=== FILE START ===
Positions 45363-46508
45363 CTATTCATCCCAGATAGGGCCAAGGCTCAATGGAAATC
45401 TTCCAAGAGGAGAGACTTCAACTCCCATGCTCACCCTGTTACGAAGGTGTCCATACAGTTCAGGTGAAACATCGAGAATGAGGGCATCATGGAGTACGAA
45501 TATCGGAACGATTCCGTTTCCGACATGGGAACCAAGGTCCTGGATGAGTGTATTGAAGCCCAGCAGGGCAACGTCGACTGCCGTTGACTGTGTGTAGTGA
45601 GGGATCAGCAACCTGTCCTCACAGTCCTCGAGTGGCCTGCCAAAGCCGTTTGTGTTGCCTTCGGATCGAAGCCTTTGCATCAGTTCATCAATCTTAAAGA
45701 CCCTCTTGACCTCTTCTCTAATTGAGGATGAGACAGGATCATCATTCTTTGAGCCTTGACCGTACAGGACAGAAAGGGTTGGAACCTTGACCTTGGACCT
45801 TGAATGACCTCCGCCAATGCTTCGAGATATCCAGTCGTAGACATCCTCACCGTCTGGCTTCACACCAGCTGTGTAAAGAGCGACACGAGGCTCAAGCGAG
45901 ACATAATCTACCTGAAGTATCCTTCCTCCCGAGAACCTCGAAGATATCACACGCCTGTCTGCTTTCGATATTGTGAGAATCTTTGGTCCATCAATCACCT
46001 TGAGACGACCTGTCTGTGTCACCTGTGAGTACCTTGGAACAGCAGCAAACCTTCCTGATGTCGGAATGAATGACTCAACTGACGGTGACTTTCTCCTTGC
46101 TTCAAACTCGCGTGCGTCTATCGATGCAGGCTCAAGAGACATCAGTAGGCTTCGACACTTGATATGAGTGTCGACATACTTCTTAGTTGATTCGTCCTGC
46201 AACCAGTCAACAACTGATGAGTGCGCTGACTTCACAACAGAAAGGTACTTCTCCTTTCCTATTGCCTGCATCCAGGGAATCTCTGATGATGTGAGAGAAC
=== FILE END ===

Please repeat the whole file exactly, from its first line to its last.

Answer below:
Positions 45363-46508
45363 CTATTCATCCCAGATAGGGCCAAGGCTCAATGGAAATC
45401 TTCCAAGAGGAGAGACTTCAACTCCCATGCTCACCCTGTTACGAAGGTGTCCATACAGTTCAGGTGAAACATCGAGAATGAGGGCATCATGGAGTACGAA
45501 TATCGGAACGATTCCGTTTCCGACATGGGAACCAAGGTCCTGGATGAGTGTATTGAAGCCCAGCAGGGCAACGTCGACTGCCGTTGACTGTGTGTAGTGA
45601 GGGATCAGCAACCTGTCCTCACAGTCCTCGAGTGGCCTGCCAAAGCCGTTTGTGTTGCCTTCGGATCGAAGCCTTTGCATCAGTTCATCAATCTTAAAGA
45701 CCCTCTTGACCTCTTCTCTAATTGAGGATGAGACAGGATCATCATTCTTTGAGCCTTGACCGTACAGGACAGAAAGGGTTGGAACCTTGACCTTGGACCT
45801 TGAATGACCTCCGCCAATGCTTCGAGATATCCAGTCGTAGACATCCTCACCGTCTGGCTTCACACCAGCTGTGTAAAGAGCGACACGAGGCTCAAGCGAG
45901 ACATAATCTACCTGAAGTATCCTTCCTCCCGAGAACCTCGAAGATATCACACGCCTGTCTGCTTTCGATATTGTGAGAATCTTTGGTCCATCAATCACCT
46001 TGAGACGACCTGTCTGTGTCACCTGTGAGTACCTTGGAACAGCAGCAAACCTTCCTGATGTCGGAATGAATGACTCAACTGACGGTGACTTTCTCCTTGC
46101 TTCAAACTCGCGTGCGTCTATCGATGCAGGCTCAAGAGACATCAGTAGGCTTCGACACTTGATATGAGTGTCGACATACTTCTTAGTTGATTCGTCCTGC
46201 AACCAGTCAACAACTGATGAGTGCGCTGACTTCACAACAGAAAGGTACTTCTCCTTTCCTATTGCCTGCATCCAGGGAATCTCTGATGATGTGAGAGAAC